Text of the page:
The workers sang songs calling Cosatu president S’dumo Dlamini and SA Communist Party leader Blade Nzimande traitors and sellouts.
A march was led by Vavi and Numsa general secretary Irvin Jim down West Street about one hour after the Cosatu march left the Gugu Dlamini Park to go to Curries Fountain Stadium.
Jim and Vavi looked happy and relaxed. Both entertained the workers by dancing together and singing. They called for workers to use their exclusion from the Cosatu alliance to build unity. They shouted a slogan: “Don’t mourn, mobilise.”
“Not S’dumo nor Blade can divide us,” said Jim. “Even when Vavi was fired from Cosatu he still showed good leadership qualities – that he had the interest of the workers at heart. He said even when they faced difficulties in organising the march in Durban, they still insisted they would have a rally in Durban, no matter what.”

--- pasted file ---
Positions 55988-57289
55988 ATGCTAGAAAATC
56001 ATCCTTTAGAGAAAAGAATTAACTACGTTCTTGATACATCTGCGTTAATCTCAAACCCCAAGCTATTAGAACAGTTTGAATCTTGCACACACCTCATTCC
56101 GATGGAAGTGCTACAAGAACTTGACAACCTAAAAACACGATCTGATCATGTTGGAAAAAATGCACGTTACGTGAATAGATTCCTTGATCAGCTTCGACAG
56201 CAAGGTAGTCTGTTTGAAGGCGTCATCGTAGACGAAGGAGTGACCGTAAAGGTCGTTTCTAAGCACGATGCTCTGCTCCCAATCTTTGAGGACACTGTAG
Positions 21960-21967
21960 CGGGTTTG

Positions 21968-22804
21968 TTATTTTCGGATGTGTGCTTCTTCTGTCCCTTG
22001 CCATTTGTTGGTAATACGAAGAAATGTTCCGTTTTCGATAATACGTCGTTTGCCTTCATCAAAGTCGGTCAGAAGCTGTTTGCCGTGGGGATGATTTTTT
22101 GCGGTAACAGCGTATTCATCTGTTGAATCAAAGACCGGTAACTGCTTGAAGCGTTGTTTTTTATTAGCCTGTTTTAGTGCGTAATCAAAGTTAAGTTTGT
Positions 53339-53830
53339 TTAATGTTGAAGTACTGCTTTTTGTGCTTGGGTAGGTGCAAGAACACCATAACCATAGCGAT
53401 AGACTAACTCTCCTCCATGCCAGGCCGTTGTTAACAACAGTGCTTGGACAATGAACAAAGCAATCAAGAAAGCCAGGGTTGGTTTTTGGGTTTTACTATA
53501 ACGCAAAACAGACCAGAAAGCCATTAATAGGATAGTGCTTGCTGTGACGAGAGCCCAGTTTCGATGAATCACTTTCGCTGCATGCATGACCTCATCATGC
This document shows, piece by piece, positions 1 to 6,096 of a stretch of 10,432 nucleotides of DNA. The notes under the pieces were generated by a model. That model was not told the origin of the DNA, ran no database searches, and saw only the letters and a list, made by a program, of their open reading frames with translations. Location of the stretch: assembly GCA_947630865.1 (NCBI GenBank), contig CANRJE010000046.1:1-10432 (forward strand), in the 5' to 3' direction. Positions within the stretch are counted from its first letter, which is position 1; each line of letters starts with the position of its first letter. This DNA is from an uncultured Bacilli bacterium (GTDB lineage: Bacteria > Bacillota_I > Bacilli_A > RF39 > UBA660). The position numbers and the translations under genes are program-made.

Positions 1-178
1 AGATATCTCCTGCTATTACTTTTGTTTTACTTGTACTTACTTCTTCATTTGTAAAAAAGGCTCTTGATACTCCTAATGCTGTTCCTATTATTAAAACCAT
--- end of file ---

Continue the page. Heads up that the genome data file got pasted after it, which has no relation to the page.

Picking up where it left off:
Jim told workers the enemy was not the workers who were holding a separate march on the other side of town, but leaders like Dlamini and Nzimande, who “stand in the way of the unity of the workers”.
Vavi reminded workers of the potential to bring about change through collective action. “We need this reminder right now, at the point when we tragically see the workers’ movement in our country is far from united.
“For proof of this, look no further than the parallel marches and rallies taking place across the country – this is not something we can smile about,” he said.
Vavi described the movement as being at the crossroads, but said there were powerful forces at work which were determined to see to the conclusion of the transformation of Cosatu from a powerful and critical giant into a domesticated mouse.
He said the country still faced poor wages and a lack of job opportunities.